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Census Bureau: NC near the bottom nationally in per-pupil spending

Report reveals the toll that a decade of disinvestment has taken

According to a new report from the U.S. Census Bureau, North Carolina continues to lag near the bottom of the pack (44th) nationally when it comes to per-pupil spending on K-12 schools.

In 2020, North Carolina spent $9,958 per student on public education — more than $3,500 (or 26.2%) below the national average of $13,494. Only seven states — Florida, Tennessee, Mississippi, Oklahoma, Arizona, Utah and Idaho came in lower. And the advantage over Florida and  Tennessee was very small — just $21 and $62 respectively.

North Carolina’s per-pupil spending was even significantly outpaced by states like West Virginia ($12,375)  South Carolina ($11,532), and Alabama ($10,116). North Carolina came in $996 (or 9%) below the average reported for 17 southern states.

When one adjusts for inflation, the 2020 figure also represented a real dollar decline from the amount our state spent a decade ago, at the start of Republican rule at the North Carolina General Assembly. The per-pupil figure for North Carolina in 2010 — the year GOP majorities assumed control of the legislature — was $8,409. At the time, this was $2,206 (or 20.7%) below the national average of $10,615.  According to the Bureau of Labor Statistics inflation calculator, $8409 in September of 2010 was worth $10,020 in September of 2020 — $62 more than what the state actually spent.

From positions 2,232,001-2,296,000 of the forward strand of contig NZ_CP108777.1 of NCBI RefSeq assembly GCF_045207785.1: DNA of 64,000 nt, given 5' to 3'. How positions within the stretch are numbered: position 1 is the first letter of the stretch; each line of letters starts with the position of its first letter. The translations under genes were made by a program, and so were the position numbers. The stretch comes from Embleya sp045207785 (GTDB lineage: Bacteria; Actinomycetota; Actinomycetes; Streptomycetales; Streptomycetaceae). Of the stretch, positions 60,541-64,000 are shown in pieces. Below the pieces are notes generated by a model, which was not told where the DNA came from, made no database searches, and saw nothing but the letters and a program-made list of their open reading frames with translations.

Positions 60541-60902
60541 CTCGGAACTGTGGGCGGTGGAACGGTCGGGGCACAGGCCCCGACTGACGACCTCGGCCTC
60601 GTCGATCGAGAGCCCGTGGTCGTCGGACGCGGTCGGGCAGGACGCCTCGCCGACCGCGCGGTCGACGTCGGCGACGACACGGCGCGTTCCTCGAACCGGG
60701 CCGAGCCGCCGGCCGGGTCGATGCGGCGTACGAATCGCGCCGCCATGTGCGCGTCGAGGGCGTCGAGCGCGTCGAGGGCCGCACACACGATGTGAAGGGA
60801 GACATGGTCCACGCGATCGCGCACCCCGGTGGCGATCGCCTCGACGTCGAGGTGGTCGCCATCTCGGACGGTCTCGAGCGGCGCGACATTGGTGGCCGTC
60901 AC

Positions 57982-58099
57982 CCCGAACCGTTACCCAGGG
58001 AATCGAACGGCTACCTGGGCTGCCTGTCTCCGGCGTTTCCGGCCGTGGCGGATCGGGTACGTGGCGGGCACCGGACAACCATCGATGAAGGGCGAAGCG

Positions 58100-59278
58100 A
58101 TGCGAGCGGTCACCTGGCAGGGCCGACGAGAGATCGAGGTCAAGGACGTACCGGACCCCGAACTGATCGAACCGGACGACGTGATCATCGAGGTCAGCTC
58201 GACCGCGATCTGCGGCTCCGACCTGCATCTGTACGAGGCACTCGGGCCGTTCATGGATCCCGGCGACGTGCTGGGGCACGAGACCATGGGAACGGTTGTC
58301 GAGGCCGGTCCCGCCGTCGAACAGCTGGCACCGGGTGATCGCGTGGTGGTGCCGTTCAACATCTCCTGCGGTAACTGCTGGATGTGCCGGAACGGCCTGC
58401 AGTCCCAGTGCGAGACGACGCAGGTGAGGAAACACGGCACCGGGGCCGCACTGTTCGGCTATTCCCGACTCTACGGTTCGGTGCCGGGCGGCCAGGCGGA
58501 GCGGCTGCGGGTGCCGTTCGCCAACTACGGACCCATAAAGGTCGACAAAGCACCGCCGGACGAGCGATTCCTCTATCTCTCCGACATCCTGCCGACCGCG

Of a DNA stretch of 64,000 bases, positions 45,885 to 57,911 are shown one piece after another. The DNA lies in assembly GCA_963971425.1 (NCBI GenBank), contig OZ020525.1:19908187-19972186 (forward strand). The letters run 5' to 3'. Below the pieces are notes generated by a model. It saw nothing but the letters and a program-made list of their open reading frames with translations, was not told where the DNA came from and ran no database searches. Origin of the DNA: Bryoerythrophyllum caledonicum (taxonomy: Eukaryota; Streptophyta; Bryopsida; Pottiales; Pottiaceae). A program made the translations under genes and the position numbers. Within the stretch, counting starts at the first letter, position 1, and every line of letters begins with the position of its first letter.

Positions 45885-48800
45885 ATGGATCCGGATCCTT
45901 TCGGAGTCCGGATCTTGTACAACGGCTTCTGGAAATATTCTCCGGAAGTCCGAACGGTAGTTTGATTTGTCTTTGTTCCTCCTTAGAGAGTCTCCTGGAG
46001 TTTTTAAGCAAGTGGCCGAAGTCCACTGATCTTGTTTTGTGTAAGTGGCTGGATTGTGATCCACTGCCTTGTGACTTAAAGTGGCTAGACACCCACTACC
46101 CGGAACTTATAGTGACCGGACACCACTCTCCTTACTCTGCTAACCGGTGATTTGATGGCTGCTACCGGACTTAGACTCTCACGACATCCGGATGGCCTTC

U.S. School System Current Spending Per Pupil by Region: Fiscal Year 2020[Source: U.S. Census Bureau]

In other words, not only did the state fall farther behind the rest of the country during the past decade, it actually suffered an absolute decline in the total inflation-adjusted per-pupil investment.

And, of course, this decline took place during a period in which North Carolina was subject to a constitutional mandate to provide every child in the state with access to a sound basic education — something that repeated court orders in the landmark Leandro case have determined requires significantly larger public investments.

The bottom line: While appropriations obviously don’t explain everything, it’s hard not to see this new report as just the latest in a long line of damning evidence that North Carolina is failing its children — especially in this era of large budget surpluses that would make it relatively easy to raise investments to (or even well-above) the national average.

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